Mobile Money, growing users in emerging markets

The number of users using mobile money systems (money via smartphones) in emerging markets will exceed 1.2 billion in 2025. This share will rise from today’s 980 million, accounting for 30% of all mobile phone users in emerging markets.

This is revealed in a report by Juniper Research.

Growth will be driven by the use of P2P and payment systems. But for this to happen, financial system providers such as banks, for example, need to partner to offer products that are sophisticated and therefore attractive.

Nick Maynard, one of the authors of the research, explains:

„The strong position of mobile money providers is threatened by the growth in financial literacy and smartphone penetration. Mobile money services must evolve rapidly, otherwise they lose importance. The platform-based payment model offers the opportunity for mobile money providers to become „super apps“, and agreeing partnerships now will be key to achieving this goal.

According to the research this could only be a first step, because afterwards users could learn how to use microfinance systems like this:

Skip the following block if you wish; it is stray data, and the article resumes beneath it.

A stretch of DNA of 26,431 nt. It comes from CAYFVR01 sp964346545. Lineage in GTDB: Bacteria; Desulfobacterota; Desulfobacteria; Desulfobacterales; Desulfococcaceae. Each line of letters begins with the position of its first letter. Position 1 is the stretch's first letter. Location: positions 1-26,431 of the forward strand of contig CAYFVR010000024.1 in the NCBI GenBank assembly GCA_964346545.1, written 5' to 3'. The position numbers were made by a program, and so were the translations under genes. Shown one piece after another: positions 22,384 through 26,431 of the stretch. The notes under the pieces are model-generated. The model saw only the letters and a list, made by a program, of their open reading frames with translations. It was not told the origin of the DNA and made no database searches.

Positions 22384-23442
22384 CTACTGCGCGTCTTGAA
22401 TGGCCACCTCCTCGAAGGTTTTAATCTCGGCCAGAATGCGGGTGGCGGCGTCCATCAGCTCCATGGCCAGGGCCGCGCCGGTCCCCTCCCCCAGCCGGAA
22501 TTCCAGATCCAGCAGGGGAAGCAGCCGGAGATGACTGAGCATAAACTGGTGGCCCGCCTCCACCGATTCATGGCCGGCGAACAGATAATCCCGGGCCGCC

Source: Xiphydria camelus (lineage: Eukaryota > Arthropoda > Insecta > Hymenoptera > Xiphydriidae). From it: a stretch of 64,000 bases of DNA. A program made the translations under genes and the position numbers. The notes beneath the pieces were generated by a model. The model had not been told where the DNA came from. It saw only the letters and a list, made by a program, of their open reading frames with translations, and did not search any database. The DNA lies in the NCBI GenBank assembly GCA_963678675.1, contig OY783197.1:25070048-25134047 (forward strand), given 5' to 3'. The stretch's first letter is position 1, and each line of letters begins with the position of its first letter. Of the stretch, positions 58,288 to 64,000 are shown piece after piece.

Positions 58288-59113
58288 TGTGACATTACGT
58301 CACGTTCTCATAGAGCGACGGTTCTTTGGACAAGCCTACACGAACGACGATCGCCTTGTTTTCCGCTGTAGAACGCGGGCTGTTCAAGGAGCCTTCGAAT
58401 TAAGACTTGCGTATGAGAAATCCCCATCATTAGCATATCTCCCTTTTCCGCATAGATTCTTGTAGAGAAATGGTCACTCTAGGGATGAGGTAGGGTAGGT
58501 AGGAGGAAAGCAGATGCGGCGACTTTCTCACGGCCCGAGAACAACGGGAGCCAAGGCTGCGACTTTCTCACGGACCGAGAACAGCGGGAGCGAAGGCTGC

Research estimates that users of these services will grow from 227 million today to 336 million in 2025.

The more competitive the market becomes, the more providers will want to offer better services beyond simply sending and receiving money. Analysing user activity data will be critical to understanding user preferences and developing the best products.

What is mobile money
Mobile Money is the system that allows users to receive, store or spend money directly via smartphone. In an even broader sense, Mobile Money also means the control of one’s own money via smartphone. Mobile Money also includes the control of your current account via home banking app.

Mobile money is also referred to when using smartphone payment systems. (such as GooglePay or ApplePay). A similar service is for example WeChat Pay.

Mobile Money systems are very effective especially in emerging economies where unbanked people, who do not even have a bank account, live.

One of the first mobile money systems was MPesa. It was born in Kenya from Safaricom, a mobile company affiliated with Vodafone, and allowed you to send money via mobile phone, transforming the mobile phone connected to a sim card into a wallet. The service has since expanded into other markets.

Since 2007, the year MPesa was founded, the world of Mobile Money has been evolving, and as research shows, it is destined to grow further.

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